Apple has begun asking users about the apps they use to monitor diet and blood glucose levels, leading to speculation that the next Apple Watch may be able to track users’ blood glucose levels non-invasively – but is that really likely, and why is it so important?
The main reason for measuring blood glucose is to help mange diabetes – a very serious condition that can lead to heart attacks and heart failure, strokes, sight loss, amputations, and kidney failure if not properly treated and monitored.
As Diabetes UK explains, diabetes is a condition caused when your body produces no insulin, or not enough, causing blood glucose to rise too high.
People with type one diabetes can’t make any insulin at all. The condition isn’t related to the person’s lifestyle, and must be controlled using insulin injections or an insulin pump.
People with type two diabetes can still make some insulin, but it’s either not enough or doesn’t work properly. Being overweight is the biggest risk factor for developing type two diabetes, and some people are able to control it by making lifestyle changes, but the longer they have it, the more likely they are to need medication. Eventually they may need insulin injections too.
Blood glucose and smartwatches
Many smartwatches already claim to help monitor blood glucose levels, but it’s not quite as straightforward as it might sound.
For example, the Fitbit app can keep records of your glucose levels and give you reminders when it’s time to take a measurement. However, the Fitbit watch itself doesn’t take the readings.
Instead, the app imports data from OneTouch Reveal, which connects to the Verio Reflect smart blood sugar meter. Like most blood glucose monitors, this works using a drop of blood from a finger-prick test.
“The Blood Glucose feature is not a replacement for medical advice and is not intended to diagnose or treat any medical condition,” Fitbit says.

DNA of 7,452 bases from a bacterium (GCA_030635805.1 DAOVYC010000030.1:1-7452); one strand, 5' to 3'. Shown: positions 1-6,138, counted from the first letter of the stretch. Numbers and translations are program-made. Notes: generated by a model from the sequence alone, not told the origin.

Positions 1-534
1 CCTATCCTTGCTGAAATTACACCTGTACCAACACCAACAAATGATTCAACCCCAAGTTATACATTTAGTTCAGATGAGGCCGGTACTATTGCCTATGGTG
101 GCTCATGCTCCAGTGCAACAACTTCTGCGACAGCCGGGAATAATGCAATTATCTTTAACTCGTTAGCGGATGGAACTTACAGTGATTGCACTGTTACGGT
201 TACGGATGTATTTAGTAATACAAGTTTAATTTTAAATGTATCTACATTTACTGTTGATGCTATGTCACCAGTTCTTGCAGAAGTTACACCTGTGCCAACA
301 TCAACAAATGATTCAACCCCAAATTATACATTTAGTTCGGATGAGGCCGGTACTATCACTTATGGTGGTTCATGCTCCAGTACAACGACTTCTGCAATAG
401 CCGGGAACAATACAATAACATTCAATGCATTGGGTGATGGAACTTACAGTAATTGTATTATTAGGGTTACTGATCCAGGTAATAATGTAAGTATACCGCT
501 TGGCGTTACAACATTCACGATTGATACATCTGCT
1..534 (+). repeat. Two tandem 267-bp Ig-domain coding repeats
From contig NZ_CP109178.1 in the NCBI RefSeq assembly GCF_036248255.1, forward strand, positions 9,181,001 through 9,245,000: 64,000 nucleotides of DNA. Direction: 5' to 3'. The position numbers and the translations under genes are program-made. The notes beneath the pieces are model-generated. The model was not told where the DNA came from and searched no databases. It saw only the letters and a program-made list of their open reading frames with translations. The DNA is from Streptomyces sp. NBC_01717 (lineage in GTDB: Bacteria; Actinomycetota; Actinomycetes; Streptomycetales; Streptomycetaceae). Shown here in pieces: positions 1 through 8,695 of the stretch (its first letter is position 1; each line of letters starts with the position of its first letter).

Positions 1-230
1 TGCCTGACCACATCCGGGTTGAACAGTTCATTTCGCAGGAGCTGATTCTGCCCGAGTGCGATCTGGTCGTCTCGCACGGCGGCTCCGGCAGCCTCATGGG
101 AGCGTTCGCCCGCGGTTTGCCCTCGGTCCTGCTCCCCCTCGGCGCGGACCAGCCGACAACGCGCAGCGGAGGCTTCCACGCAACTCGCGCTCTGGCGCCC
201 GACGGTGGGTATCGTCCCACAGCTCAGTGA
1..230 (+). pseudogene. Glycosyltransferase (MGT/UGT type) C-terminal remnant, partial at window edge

“It is intended to simply help you monitor and keep track of your information. You should talk to your healthcare provider for more guidance on blood glucose management. If you believe you are experiencing a medical emergency, call 911.”
It’s possible to check blood glucose levels on your Garmin watch too, but again this uses data from a separate monitor rather than the watch itself, and is only intended to help athletes plan their nutrition strategy, not for medical purposes.
The Supersapiens app for Garmin watches connects to the Abbott Libre Sense Glucose Sport Biosensor. This is a flash glucose monitor – an adhesive patch that uses a small sensor just under your skin to measure glucose in the fluid around your body’s cells (interstitial fluid).
Flash glucose monitors for medical use are available too, but glucose levels in interstitial fluid aren’t exactly the same as blood glucose, so they’re not a direct replacement for a finger-prick test. They’re not suitable for all people with diabetes, either.
Continuous glucose monitoring (CGM) works in a similar way, with a sensor under the skin, but sends data to a display device continuously rather than just when it’s scanned. It must be calibrated with a finger-prick test twice a day.
The next Apple Watch
So is it likely that the forthcoming Apple Watch 7 will be able to measure blood glucose itself? It’s very unlikely, though there is some promising research on non-invasive blood glucose monitoring that might be built into smartwatches eventually.
For example, researchers are investigating ways to monitor glucose levels non-invasively using spectroscopy, which uses lasers to identify different chemicals, and the SugarBEAT monitor from UK company Nemuara Medical measures interstitial blood glucose by drawing molecules through the skin using a mild electrical current, but has yet to receive FDA approval.
The most likely scenario, if there’s enough demand, is that the next Apple Watch will come with an app pre-installed that collates data from third-party sensors. It might not be the solution some users were hoping for, but would be a welcome next step.